Following a period of sectarian violence in the Central African Republic, a special session of Parliament convened to elect a new interim president.
A special session of Parliament convened on Tuesday to elect a new interim president for the Central African Republic, as the country bids to put months of brutal bloodshed behind it.
Following a period of sectarian violence, including reports of cannibalism, life appeared to be gradually returning to normal in the poor landlocked country of 4.6-million people.
The 135 members of the transitional ruling body (CNT) have two weeks to pick a new interim leader after former president Michel Djotodia stepped down last week under international pressure.
Djotodia, the first Muslim leader of the mainly Christian country, came under fire for failing to prevent sectarian violence in the wake of a March coup.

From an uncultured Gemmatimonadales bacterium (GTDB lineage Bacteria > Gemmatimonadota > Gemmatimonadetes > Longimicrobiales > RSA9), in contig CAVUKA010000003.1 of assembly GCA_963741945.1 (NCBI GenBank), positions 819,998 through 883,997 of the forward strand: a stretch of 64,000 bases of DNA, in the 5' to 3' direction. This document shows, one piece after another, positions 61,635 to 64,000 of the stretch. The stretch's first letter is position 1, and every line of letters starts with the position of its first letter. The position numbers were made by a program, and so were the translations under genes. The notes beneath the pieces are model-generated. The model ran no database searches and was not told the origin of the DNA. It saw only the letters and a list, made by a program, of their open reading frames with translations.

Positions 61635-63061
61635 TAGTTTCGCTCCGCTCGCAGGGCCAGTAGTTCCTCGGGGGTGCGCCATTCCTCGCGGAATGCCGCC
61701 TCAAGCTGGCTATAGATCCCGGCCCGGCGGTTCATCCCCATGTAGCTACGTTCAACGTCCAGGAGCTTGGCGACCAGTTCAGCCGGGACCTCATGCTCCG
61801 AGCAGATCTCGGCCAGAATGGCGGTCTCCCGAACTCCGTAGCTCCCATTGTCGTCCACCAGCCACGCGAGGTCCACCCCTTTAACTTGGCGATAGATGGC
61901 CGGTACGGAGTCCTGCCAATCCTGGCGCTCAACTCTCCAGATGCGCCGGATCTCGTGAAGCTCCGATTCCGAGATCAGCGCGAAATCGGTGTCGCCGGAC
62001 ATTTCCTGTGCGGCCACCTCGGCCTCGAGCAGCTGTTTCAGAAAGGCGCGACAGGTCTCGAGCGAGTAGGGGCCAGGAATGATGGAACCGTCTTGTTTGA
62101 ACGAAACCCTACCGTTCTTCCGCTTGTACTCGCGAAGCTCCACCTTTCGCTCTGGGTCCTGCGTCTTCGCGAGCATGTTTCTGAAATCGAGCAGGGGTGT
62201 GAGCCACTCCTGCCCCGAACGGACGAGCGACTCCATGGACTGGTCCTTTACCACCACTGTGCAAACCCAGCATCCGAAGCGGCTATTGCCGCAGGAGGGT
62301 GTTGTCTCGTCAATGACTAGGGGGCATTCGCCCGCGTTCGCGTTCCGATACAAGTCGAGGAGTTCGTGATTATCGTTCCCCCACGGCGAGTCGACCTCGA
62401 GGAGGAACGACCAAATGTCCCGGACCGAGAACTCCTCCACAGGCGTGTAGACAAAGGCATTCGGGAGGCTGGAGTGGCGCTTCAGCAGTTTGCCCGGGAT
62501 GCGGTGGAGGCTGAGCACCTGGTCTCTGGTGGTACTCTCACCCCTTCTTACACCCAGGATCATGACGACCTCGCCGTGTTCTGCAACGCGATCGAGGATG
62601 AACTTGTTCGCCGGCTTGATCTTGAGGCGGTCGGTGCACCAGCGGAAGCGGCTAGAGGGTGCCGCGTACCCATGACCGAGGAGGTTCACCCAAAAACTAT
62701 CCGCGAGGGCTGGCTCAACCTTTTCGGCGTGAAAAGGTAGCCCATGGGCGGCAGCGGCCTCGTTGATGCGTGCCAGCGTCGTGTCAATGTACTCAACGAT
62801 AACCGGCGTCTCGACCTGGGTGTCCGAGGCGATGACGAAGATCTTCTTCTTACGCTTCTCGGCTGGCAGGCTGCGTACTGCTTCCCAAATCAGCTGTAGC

He proved unable to control his Seleka rebels who went on a spree of looting, killing and raping, sparking revenge attacks from Christian militias set up to defend against them.
However, in the wake of Djotodia's resignation, there have been scenes of reconciliation between former enemies in some areas and deserting police and soldiers have begun to return to duty.
For the first time in weeks, police vehicles were patrolling the streets of the capital Bangui on Tuesday after a quiet night with no reports of looting.
According to political sources, there are likely to be 10 or so candidates to fill the void left by Djotodia, including the current interim leader Alexandre-Ferdinand Nguendet.
However, whoever is elected interim president will not be able to stand for elections due to be held no later than the first half of 2015.
Ten months of violence have displaced a fifth of the country's population of 4.6-million people, and the sectarian flare-up has killed more than 1 000 people in the past month alone, despite a French military intervention and the presence of an African peacekeeping force. – Sapa-AFP.